8 February 2004
Brough Scott watches winners for Magnier and McManus on a nerve-racking day at Sandown
THIS TIME the horses did the talking. Both John Magnier and J P McManus had winners at Sandown as Rhinestone Cowboy and Baracouda came good with not a lawyer or, mercifully, even a demonstrator in sight.
Following Friday’s racecourse protest by Manchester United fans against a McManus runner at Hereford there was an uncomfortable air of tension as John Magnier’s 20-year-old Dublin student son, another `J P’, came out to ride Rhinestone Cowboy. Last year’s Champion Hurdle third may have been 2-5 in a five-runner field but this was pressure far beyond the years or experience of J P, who gets his practice riding out at weekends with Christy Roche on The Curragh.
It says much for this tall, young man’s `bottle’ that he handled matters in and out of the saddle with commendable courtesy and calm. His bunch of boisterous young supporters may have been boosted by two bodyguard-style gentlemen with useful looking umbrellas, but out on the track there could be no support. Rhinestone Cowboy had let everyone down last time out. Odds-on or not, this could be an easy race to lose.
Although Rhinestone Cowboy cruised through six successive victories before finding Rooster Booster his nemesis at Cheltenham last season, the suspicion has grown that he likes to have things his own way. For an ugly moment before the last turn yesterday it looked as if the `cowboy’ would have to struggle and that he might not enjoy the task.
It was just a moment but it was enough to worry anyone wanting to take up the 7-1 on offer for the Champion Hurdle. Rhinestone Cowboy was tucked in three lengths behind the leading Garde Champetre but you could see young Magnier’s whip slap Rhinestone Cowboy down the shoulder and the first response was not wholly convincing.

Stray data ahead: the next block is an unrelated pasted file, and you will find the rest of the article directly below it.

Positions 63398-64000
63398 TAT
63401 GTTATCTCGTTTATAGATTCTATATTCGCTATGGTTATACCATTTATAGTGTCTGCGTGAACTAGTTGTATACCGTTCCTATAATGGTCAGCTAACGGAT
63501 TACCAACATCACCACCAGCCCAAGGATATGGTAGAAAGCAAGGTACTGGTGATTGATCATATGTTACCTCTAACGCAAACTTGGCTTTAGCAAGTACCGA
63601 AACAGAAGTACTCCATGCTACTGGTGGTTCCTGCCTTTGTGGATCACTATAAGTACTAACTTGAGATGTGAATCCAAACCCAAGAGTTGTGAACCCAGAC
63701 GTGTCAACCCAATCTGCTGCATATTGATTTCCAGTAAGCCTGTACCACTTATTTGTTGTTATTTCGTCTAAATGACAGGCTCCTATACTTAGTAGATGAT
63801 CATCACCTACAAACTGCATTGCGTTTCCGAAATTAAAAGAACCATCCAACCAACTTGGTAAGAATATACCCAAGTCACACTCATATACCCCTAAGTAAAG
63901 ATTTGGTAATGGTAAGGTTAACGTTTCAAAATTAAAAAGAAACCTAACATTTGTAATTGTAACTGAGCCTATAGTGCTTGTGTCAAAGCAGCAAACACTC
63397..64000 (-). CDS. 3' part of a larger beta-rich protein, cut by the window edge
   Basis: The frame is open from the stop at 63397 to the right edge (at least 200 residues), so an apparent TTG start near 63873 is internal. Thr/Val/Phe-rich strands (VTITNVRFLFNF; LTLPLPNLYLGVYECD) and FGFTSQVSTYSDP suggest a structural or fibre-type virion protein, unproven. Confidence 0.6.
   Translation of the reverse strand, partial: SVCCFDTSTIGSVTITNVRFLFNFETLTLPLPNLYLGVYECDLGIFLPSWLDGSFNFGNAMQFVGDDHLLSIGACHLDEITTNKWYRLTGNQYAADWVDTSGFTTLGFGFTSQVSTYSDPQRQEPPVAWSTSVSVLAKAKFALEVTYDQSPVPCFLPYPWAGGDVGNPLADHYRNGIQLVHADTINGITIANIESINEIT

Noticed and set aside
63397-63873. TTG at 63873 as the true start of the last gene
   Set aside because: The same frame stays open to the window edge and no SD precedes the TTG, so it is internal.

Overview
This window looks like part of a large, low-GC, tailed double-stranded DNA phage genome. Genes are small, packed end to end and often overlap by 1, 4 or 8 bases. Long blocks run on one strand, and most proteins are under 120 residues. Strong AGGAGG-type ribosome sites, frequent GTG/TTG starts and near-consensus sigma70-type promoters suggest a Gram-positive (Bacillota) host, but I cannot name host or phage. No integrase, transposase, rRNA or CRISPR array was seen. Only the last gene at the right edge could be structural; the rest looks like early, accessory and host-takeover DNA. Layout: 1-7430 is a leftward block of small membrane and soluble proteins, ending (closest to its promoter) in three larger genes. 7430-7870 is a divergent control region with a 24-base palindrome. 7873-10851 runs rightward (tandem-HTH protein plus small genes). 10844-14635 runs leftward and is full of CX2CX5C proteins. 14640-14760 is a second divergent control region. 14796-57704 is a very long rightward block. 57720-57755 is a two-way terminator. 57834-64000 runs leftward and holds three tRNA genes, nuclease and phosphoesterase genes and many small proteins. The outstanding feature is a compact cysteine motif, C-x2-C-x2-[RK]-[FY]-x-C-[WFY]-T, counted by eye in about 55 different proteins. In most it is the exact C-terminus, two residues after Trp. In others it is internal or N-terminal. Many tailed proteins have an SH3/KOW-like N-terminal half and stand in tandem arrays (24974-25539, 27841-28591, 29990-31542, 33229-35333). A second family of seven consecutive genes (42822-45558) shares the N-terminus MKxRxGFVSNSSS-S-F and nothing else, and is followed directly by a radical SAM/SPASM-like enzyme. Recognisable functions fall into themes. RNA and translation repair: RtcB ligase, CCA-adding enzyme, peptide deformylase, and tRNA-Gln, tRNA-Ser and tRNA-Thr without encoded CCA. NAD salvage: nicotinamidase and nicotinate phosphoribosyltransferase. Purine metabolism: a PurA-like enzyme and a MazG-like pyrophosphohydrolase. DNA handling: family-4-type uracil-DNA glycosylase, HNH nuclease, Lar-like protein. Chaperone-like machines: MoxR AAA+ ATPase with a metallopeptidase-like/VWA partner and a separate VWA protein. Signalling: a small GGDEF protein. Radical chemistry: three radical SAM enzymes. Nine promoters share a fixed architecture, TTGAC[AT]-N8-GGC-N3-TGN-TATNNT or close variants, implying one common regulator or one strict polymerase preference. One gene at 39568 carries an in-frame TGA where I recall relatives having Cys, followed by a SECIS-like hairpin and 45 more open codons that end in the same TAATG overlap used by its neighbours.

Getting space to race towards the last two flights of hurdles, the favourite got his act together, coursed down Garde Champetre, put in a big jump at the last and eventually got home by a not-desperately impressive two lengths.
To some extent the style of his victory takes the pressure off J P Magnier, for whom a scintillating victory could give overheated expectations for the Champion Hurdle and for his own suitability as a pilot for such a demanding event. Given a canny ride from the back at Cheltenham, Rhinestone Cowboy could get placed again but on yesterday’s form I doubt that A P McCoy could force him home in the Champion.
J P McManus’s star staying hurdler Baracouda also has his ideas of when to exert himself but Thierry Doumen knows him so well that the French ace has now won 13 of his last 14 races and yesterday’s victory took his earnings over the £600,000 mark.
Baracouda’s quirk is that in the middle of a race he gives a lifelike imitation of a horse who is either unwilling or unable to cope. It was like that again at Sandown as Doumen appeared to be rowing away to no avail with only three hurdles left to jump. Baracouda was carrying a hefty 11st 12lb. All the others, including the front-running Irish raider Yogi, were on the minimum 10st. “Weight,” the old saying goes, “can sink a battleship”. Was this one swim too far for Baracouda?
But shame on us of little faith. Turning into the straight Baracouda suddenly picked up speed as if he had caught an extra gust of wind in his sails. Huge weight concession notwithstanding, here was a mover of a different class altogether. Yogi had done sterling work for Tom Foley, still warm in race fans’ hearts for his exploits with Danoli, but he was no match for the champion even if Baracouda did his customary easing up to cause slight alarm on the run-in.
“He is quite extraordinary,” said Thierry Doumen, eyes alight afterwards. “You really do feel he is not going because he isn’t going. But you must not panic for when he picks up he moves so quick that you are in danger of coming too soon. He nearly did it again here.”
On an afternoon which had threatened demonstrations over the Magnier/McManus/Ferguson feud and which saw poor Mick Fitzgerald taken to hospital with a suspected fractured left arm, Baracouda’s continuing excellence was something to warm the hands on. “He is in better shape than ever,” said trainer and rider’s father Francois, about the nine-year-old. “Maybe he will have to go over fences next season but let’s try to win the Stayers’ Hurdle at Cheltenham again. Coming to English racing is always a delight and he has calmed his temper a lot over the years.”
Time for others to take Baracouda’s point.